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aggres­sion of sphaerichthys vaillanti

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9 years 1 month ago #381 by Jacob
I had a pair and two extra males, tried to reduce it just to the pair, but this made the pair fight and so had to rein­tro­duce the other two males. Of course the aggres­sion towards the extra males has wors­ened, and there is even some aggres­sion between the pair that lingers though they mostly went back to being a pair as soon as they had other fish to direct their aggres­sion towards.
The chas­ing seems to be only when I feed them, and the other fish are still able to get food but it seems the female of the pair is more deter­mined to bully the extra males now.
Shouldn’t have dis­rupted the fish, there was some chas­ing but it’s worse now. I mostly see pairs of vail­lan­tis on youtube videos but the bond was not the same with my fish.

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9 years 1 month ago #387 by helene
I think what you describe sounds like what we have been dis­cussing before with choko­late gouramies, that to have a small ‘flock’ is good in order for agres­sion to be dis­persed, or maybe more to keep a nat­ural hier­aki, — so at least bring­ing back the cou­ple of males was good in order to make the pair ‘bond’ — as I under­stand it.
Arent fish always more ‘agres­sive’ around feed­ing ? When I had the big­ger gouramies — gold, pearl — I learned that it seemed that the dom­i­nant male would ‘allow’ the females to feed when food was there, but then after he would have to ‘re-​affirm’ his dom­i­nant role and would chase them a bit extra, so they didnt ‘for­get’ that he was dominant.

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9 years 1 month ago 9 years 1 month ago #388 by Jacob
I don’t know how good their mem­ory is, I see them swim back into dan­ger right after they get chased, in par­tic­u­lar a female that is the only fish with no part­ner will get chased and then some­times wan­der right into the ter­ri­tory of the fish that just chased it.
Maybe it’s just their nat­ural behav­ior not work­ing in a small space where in the wild they would have escaped.
The two pairs seem to know the invis­i­ble line that divides their ter­ri­to­ries. Right within eye­sight of each other, they will dis­play and only if a fish has gone over the line will a seri­ous fight break out. Usu­ally when a fish has gone over the line it will sub­mit and back off, at least that’s what the weaker pair will do if it knows it is in the dom­i­nant pairs ter­ri­tory.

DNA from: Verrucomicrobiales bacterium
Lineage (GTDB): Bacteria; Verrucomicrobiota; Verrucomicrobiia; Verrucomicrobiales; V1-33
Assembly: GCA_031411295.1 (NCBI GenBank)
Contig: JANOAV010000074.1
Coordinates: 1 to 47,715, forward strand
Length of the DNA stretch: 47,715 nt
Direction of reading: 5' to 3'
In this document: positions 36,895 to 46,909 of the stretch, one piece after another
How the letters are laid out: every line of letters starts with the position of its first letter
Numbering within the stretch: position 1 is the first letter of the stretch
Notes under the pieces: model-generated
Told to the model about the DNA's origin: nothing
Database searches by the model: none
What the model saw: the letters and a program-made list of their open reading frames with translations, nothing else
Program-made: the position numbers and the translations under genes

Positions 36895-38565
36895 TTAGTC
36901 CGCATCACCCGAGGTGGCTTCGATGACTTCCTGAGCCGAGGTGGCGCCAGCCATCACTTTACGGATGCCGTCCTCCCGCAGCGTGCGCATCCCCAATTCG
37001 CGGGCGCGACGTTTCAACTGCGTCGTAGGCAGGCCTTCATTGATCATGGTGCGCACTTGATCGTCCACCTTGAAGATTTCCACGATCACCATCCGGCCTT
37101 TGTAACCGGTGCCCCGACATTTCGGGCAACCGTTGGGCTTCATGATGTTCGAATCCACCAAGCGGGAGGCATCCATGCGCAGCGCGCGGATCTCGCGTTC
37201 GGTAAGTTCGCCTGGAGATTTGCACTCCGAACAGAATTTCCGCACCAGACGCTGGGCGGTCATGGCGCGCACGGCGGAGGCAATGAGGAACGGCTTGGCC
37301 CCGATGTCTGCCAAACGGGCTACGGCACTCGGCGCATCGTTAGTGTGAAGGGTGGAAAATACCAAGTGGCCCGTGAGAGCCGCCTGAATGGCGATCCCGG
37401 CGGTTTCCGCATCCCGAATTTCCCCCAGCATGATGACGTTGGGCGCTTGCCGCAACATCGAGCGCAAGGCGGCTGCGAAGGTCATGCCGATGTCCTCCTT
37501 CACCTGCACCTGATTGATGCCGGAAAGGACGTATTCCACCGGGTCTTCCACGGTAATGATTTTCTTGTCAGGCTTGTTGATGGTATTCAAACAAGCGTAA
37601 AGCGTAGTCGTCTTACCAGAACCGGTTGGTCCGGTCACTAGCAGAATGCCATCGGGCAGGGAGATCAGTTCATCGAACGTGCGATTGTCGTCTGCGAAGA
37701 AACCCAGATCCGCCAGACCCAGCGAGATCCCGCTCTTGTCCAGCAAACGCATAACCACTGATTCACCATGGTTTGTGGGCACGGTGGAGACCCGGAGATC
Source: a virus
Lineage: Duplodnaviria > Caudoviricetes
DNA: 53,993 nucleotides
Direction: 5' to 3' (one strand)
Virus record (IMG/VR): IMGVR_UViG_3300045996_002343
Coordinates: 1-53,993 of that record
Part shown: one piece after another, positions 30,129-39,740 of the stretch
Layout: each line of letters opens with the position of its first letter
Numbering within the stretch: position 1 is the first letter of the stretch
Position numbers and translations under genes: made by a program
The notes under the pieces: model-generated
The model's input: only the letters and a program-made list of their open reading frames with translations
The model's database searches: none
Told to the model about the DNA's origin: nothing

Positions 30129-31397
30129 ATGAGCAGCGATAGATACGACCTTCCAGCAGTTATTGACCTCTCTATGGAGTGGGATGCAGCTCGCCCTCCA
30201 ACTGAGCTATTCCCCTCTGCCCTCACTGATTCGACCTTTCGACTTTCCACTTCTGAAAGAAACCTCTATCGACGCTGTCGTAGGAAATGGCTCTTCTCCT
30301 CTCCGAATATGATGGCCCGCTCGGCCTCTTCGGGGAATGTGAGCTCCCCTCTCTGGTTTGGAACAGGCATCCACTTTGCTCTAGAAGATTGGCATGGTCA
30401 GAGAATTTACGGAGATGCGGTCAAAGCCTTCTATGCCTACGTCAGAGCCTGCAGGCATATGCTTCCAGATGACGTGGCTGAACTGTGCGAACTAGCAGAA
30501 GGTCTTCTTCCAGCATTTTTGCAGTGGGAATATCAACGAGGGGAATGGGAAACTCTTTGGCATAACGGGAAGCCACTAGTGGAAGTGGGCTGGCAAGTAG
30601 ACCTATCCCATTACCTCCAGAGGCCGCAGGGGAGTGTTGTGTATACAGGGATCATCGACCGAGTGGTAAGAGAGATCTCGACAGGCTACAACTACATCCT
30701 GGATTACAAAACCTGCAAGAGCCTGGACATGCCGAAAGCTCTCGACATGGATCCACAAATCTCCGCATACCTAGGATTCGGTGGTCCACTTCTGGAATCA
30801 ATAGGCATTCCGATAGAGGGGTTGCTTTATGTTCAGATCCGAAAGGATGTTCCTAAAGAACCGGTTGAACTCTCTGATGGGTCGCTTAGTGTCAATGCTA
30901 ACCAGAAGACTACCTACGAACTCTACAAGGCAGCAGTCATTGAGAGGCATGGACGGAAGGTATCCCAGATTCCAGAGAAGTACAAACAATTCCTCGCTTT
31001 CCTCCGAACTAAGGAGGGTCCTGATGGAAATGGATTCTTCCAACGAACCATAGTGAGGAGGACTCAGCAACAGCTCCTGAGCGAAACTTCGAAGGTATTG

I tried to aquas­cape the tank with as many roots as pos­si­ble, but remov­ing them and leav­ing the tank mostly empty except for float­ing plants and a few roots has dras­ti­cally improved the aggres­sion prob­lem. I had to dis­rupt them to try and reset the peck­ing order. Some­times it seems like if the fish see each other it actu­ally helps them avoid fight­ing. Reminds me of when I had a tank full of carinote­traodon lorteti and break­ing up the lines of sight just meant they could ambush each other and get a few bites in.
I didn’t even know I had three females before redec­o­rat­ing was suc­cess­ful, but all of a sud­den they had their color on. Their ter­ri­to­r­ial behav­ior is inter­est­ing and it seems like a large group really is impor­tant, maybe if you have ten or a fairly large group they will “school” some­what. Or maybe they will just break up into pairs and the crowd­ing will not help at all. The pair I had that I tried to keep alone proved that they atl east need other fish to redi­rect their aggres­sion away from each other.
Last edit: 9 years 1 month ago by Jacob.

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9 years 1 month ago #389 by Jacob
It’s true at feed­ing time they’re the most aggres­sive, I just looked at them and three of them were in one cor­ner motion­less while two oth­ers were at ran­dom places and motion­less, all of them fac­ing in the same direc­tion. They seem like there must be very lit­tle aggres­sion when they are left alone for most of the day. Maybe they ben­e­fit from each oth­ers com­pany dur­ing that time period.

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9 years 1 month ago #390 by helene
:) Now you have got me hooked, — from sat­ur­day I will have 8 lit­tle sphaerichthys vaillanti’es swim­ming in a 60 liter tank. They are pretty small, only six months and 3 cm big.
I am really look­ing for­ward to get­ting more expe­ri­ence with this beau­ti­ful fish, and will of course share if I learn some­thing :)

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9 years 1 month ago 9 years 1 month ago #391 by Jacob
Mine were prob­a­bly about that size at first, they’ve got­ten big­ger pretty quickly so maybe that’s right when they reach adult­hood.
They pair up fast, but I read they take time to mature and breed. I haven’t had mine breed yet though there are two pairs, you’d think they wouldn’t waste too much time, maybe there’s a rea­son they haven’t yet.
Last edit: 9 years 1 month ago by Jacob.

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